To tune the traps place the trap over the adapter and check the meter for the lowest SWR reading. The frequency shown on the meter is were the trap is most resonant at. Move the cable around just slightly and you can see the resonant frequency change. Ajusting the cable on the form is how it is tuned.
The two traps for this antenna made with 3/4" PVC pipe couplers were a tight fit on the grid dip adaptor. At first I was seeing the trap high in frequency but found that when I had slipped the trap over the grid dip adapter it had pushed part of the coaxial cable back out the hole in the coupler. This meant that I needed to bend the wire connections inside the trap aside for a better fit. Once I readjusted the cable on the inside of the trap I then saw a more accurate reading on the meter. The reading become even more resonant with the tip of the adapter placed inside along the edge of the last turn in the trap with the rest of the adapter centered between the turns of coaxial cable.
At what frequency should the trap be tuned to? This seems to be under great debate. Some say tune it low in frequency for slightly better gain (but possibly increased SWR) while other antenna builders tune traps in the middle of the band. And of course, someone else says to tune it high in frequency past the band limit. For this experiment I tuned the traps for the center of the band in an attempt to maximize bandwidth. I did have very good results with the antenna but tuning the traps near the desired operating frequency may actually increase loss. See W8JI's web page for more information.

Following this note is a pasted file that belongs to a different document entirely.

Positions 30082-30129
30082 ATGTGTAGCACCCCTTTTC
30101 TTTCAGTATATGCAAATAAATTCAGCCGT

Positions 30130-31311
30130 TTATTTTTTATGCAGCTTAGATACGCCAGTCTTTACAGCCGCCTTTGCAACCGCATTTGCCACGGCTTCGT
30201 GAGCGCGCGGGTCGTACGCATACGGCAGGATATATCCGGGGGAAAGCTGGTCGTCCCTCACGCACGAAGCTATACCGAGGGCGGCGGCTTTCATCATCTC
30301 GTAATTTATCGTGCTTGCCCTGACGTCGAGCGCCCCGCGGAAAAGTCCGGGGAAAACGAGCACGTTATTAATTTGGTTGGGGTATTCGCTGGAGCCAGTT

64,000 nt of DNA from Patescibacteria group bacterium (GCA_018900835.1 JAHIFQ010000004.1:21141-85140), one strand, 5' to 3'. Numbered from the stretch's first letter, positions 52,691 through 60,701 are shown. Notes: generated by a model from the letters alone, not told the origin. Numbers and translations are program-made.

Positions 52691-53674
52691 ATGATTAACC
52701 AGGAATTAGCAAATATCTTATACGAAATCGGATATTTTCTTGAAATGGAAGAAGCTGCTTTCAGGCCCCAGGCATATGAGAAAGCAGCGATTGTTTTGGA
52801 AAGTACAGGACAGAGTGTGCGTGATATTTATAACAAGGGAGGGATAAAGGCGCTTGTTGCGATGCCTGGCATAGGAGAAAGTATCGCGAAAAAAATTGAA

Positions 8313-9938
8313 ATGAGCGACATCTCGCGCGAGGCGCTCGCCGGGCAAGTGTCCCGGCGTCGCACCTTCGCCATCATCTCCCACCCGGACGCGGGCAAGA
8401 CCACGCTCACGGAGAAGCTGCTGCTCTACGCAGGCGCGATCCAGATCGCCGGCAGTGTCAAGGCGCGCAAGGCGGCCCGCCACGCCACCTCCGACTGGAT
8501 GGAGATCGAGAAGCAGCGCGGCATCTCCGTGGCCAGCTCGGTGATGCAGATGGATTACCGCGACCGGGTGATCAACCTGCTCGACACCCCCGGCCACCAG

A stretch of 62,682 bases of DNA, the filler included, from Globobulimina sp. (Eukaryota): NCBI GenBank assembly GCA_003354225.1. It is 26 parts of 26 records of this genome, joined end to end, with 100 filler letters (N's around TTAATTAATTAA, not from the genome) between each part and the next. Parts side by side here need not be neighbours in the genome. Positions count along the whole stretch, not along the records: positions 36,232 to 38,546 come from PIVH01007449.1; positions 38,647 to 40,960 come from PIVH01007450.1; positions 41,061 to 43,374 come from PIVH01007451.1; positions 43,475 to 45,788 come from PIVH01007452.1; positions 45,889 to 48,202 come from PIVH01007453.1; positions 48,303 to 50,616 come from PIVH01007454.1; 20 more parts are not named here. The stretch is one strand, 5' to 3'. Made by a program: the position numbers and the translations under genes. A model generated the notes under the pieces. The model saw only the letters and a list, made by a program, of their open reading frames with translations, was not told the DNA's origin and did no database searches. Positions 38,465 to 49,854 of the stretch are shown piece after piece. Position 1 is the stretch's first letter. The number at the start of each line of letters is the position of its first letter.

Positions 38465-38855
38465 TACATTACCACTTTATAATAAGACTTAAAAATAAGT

I was running short of wire and only used two radials per band to test the antenna. You may use two, three or four radials for a ground mounted antenna or two or three radials per band if the antenna is to be mounted on a mast. For a ground mounted antenna the radials may be placed on the ground or buried a couple of inches. For a mast mounted antenna I'd suggest three radials per band brought down at about a 45 degree angle in order to match impedance. Using only one or two radials per band will probably make the antenna somewhat directional. The radials, and the shield side of the feed line, are connected to the bottom U-bolt on the mounting bracket. To hold the radials in place on the ground I used landscaping staples at the base of the antenna and at the ends of the radials.
14 gauge solid copper wire works very well for radials. Cut the radials as follows: 10 meter band, 8' 4" (2.54 m). 15 meter band, 11' 2" (3.404 m). 20 meter band 16' 4" (4.978 m).
Tuning the Antenna
Tuning the antenna is as simple as adjusting the lengths of the aluminum tubing. First tune the 10 meter section, then the 15 meter section and finally the 20 meter section. Changes made to the 10 meter section will affect the other two bands. Tuning the 15 meter section will also affect the 20 meter resonant frequency. Unlike using resonactors changes to the 20 meter band should not change 10 or 15 meters. So just start at the bottom of the antenna and work your way up.
Below are the antenna lengths after taking the antenna down and measuring the 20 meter top section. The SWR reading after tuning is shown in the video. Retuning the antenna will make the antenna just slightly shorter or longer.
About 60" (153 cm) of RG-58/U coaxial cable (non-foam).
14 Gauge AWG solid copper wire for radials (see above for lengths).
Ring connectors for the radials and feed line.
Landscaping staples, if ground mounted.
Safety First! Please use caution and keep common sense safety rules in mind when installing an antenna. Never install antennas near power lines or in any location that would place people or pets within the near field radiation pattern of an antenna. All users understand and agree that the owner of this web site is not responsible for accidents or other mishaps that may have been caused directly or indirectly as a result of the information published on this web site and/or in any of the video presentations.